How to Prevent Your Baby from Escaping Their Crib |

How to Prevent Your Baby from Escaping Their Crib

Infants, being so new to this world of ours, are naturally curious. The urges to explore their surroundings can be very strong for these little ones that sometimes, the adults’ puny devices to contain them are not enough to get them to stay put. Cribs are no exemption. Starting between 18 and 24 months, babies start experimenting with escaping their cribs and are often successful with it. Many babies, particularly early walkers, are able to make it out at an earlier age. This behavior poses the risk of injury, and therefore has to be discouraged.

Now how can you discourage babies from climbing out of their cribs and potentially hurting themselves? Well, here are some tips that you can surely use.

  • Have the baby dressed in a sleep sack before putting them in the crib. This particular apparel works like a night gown that you can zip up at the bottom, thereby enclosing your child’s feet with a bag of sorts. The purpose of this is to limit the baby’s movement and making it very difficult for them to simply pull up, much less climb out of the bed. This may not work on older toddlers, however, as they can easily figure out how to take the sleep sack off or move around with it.
The right clothes can limit a baby’s movement

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  • Lowering the mattress also helps. Configure the springs and the mattress to the lowest possible setting. This increases the height of the railing and makes it difficult for the crib’s young occupant to scale.
  • Toys and other objects can provide leverage to the baby, so it will be in their best interest if you remove them from the crib. Babies can be pretty smart and will make use of things like blankets, bottles, and stuffed animals to give them a few inches up on their way to the rail.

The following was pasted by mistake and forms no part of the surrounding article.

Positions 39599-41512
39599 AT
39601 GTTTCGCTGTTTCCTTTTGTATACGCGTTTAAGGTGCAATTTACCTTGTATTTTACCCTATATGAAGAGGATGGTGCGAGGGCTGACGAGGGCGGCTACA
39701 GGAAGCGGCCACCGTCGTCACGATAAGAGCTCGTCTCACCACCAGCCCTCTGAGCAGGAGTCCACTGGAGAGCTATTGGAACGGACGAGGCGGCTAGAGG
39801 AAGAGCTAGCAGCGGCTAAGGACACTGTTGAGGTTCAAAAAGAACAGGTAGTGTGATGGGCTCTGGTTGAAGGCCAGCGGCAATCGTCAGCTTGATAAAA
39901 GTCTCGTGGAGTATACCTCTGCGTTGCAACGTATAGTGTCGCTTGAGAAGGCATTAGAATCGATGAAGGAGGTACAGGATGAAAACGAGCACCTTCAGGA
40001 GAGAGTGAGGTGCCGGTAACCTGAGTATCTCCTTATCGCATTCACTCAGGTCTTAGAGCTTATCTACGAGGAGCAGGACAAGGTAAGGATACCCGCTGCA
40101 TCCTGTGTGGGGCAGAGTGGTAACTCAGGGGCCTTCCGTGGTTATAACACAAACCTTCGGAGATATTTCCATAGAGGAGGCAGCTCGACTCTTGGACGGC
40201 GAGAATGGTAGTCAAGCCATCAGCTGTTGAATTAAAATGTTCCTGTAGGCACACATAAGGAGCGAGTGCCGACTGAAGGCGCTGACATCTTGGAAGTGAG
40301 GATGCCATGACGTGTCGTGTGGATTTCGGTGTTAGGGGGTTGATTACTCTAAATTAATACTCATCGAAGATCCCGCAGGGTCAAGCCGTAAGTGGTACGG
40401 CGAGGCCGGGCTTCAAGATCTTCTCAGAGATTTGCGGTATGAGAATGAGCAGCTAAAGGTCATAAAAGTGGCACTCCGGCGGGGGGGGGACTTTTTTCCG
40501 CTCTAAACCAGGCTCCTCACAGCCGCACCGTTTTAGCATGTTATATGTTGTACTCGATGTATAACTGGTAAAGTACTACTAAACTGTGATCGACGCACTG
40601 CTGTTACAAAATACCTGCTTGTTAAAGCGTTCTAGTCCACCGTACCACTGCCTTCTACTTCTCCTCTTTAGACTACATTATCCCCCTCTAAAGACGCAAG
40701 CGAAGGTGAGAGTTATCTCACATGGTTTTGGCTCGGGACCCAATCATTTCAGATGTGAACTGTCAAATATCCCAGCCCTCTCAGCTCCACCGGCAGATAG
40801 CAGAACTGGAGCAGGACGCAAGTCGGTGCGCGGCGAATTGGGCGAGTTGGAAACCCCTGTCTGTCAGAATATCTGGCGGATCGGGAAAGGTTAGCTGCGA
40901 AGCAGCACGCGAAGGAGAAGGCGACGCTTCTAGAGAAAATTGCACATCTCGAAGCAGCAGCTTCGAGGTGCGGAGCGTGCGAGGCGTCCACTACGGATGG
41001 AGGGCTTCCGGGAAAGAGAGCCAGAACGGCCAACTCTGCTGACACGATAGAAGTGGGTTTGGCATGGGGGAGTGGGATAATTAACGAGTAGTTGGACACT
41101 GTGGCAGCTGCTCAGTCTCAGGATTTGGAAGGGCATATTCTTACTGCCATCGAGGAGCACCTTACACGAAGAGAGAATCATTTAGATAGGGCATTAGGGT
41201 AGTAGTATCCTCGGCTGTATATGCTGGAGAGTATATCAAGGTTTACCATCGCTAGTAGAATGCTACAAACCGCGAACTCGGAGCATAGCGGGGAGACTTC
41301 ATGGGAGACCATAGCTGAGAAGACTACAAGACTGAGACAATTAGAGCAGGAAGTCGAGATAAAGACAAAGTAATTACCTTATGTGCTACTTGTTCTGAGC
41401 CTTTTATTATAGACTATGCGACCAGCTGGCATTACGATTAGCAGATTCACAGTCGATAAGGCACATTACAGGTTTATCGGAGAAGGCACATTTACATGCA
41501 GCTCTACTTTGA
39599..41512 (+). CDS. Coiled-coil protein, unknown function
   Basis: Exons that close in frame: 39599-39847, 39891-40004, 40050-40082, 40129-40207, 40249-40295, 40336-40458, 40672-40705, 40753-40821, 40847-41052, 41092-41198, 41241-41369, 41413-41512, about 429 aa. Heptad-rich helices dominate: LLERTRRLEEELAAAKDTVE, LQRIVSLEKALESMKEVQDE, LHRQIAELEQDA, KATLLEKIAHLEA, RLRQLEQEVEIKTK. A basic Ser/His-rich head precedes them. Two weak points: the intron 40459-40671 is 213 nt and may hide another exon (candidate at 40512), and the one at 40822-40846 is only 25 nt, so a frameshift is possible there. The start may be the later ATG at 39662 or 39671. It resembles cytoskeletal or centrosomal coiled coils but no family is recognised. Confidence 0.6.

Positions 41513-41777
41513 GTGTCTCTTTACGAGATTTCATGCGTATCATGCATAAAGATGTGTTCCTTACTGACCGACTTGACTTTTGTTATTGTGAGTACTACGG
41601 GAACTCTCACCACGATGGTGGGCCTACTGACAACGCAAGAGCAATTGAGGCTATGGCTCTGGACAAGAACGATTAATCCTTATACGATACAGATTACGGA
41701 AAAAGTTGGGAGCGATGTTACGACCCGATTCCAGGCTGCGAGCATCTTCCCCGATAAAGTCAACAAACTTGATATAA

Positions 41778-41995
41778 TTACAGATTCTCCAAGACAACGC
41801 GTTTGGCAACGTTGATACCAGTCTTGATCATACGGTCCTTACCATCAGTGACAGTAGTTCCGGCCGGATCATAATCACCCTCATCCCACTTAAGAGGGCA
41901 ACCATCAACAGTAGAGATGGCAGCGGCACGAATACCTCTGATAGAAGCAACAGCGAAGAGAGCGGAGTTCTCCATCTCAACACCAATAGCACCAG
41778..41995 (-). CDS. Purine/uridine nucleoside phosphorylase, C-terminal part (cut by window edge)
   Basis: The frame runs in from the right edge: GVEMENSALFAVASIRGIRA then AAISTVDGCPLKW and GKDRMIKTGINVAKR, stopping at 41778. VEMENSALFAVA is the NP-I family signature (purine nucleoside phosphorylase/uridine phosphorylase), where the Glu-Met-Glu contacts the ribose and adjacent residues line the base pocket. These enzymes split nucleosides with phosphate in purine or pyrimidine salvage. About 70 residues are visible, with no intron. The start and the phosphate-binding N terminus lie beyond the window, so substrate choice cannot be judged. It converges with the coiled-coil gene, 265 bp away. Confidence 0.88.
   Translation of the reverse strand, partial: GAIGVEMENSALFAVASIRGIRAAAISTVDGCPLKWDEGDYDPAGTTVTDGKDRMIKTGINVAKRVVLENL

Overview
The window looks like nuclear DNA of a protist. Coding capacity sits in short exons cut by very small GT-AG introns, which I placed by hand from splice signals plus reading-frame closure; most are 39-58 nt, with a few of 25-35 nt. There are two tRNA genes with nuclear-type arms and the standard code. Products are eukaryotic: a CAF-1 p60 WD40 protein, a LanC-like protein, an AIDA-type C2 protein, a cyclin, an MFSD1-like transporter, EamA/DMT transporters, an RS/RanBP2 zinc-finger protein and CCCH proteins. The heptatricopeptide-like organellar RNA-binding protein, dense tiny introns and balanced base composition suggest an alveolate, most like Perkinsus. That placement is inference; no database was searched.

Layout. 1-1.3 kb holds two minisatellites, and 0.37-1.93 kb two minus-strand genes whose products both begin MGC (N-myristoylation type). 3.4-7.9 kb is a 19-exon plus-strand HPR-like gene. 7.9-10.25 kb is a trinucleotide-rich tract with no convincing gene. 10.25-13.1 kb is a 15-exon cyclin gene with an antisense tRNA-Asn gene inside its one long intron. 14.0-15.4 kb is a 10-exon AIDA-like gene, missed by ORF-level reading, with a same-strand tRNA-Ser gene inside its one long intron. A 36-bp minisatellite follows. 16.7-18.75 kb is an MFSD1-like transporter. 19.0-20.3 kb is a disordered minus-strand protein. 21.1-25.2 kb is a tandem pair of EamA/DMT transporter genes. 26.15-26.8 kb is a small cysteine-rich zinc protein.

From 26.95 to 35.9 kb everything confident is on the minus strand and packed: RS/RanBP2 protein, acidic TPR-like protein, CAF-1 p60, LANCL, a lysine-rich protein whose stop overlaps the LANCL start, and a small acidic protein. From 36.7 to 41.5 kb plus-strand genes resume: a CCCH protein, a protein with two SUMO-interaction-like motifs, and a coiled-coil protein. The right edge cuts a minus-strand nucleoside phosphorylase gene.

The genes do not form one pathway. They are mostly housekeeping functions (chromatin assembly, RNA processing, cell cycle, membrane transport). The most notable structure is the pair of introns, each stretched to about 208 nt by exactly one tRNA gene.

Toys can provide support to the baby

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  • Be sure to move furniture a safe distance away from the crib. Furniture like bookshelves, tables, and dressers may give the baby a significant foothold to climb onto if they happen to be very close to the crib. It also doesn’t help that the nearest furniture can provide the child a means to get down the crib once they’re at the rail, thus encouraging them to climb out.
  • Make attempts to catch your baby red-handed while climbing out of the crib. Keep notes of the particular time your child gets up. Should you hear some them stirring about in their room at that time, walk in in an attempt to catch them in the act of climbing. If the child is caught doing so, firmly tell them that climbing out of the crib is not allowed for them, warning them that doing that would be very dangerous. On the next day, should your child comply and did not get out of their crib, be sure to praise them. Rewards also help in encouraging good behavior.
You can actually catch your baby before they climb out of the crib

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  • Many parents sometimes use crib tents to keep their children from escaping the crib. This should be avoided; there are several reports of children getting trapped in crib tents in their attempt to escape, resulting in injuries and, at worst, death. In fact, the Consumer Product Safety Commission has even had the offending brands recalled from the market. While it is likely that not all crib tents are lethal, we do advise that these are not used at all to avoid the risk of potentially fatal entrapment.
  • Babies sometimes just find a way to get out of the bed. As that is often the case, put pillows around the crib to cushion the child’s inevitable fall. Be sure to child-proof your entire home as well, as escaped children tend to go around exploring the house. You can put a baby gate just outside their room, or if you are feeling generous, at the far end of the hallway. This will block them access from the rest of the house prevent further risk of injurious accidents.
  • You may also consider that maybe it’s time to move the baby to a toddler bed. The time that your baby is able to climb out of their crib may also be the time when they are ready to sleep in one. If you are unsure about this, you might want to first have to get your child to transition first to a simple floor mattress before moving them to a toddler bed.
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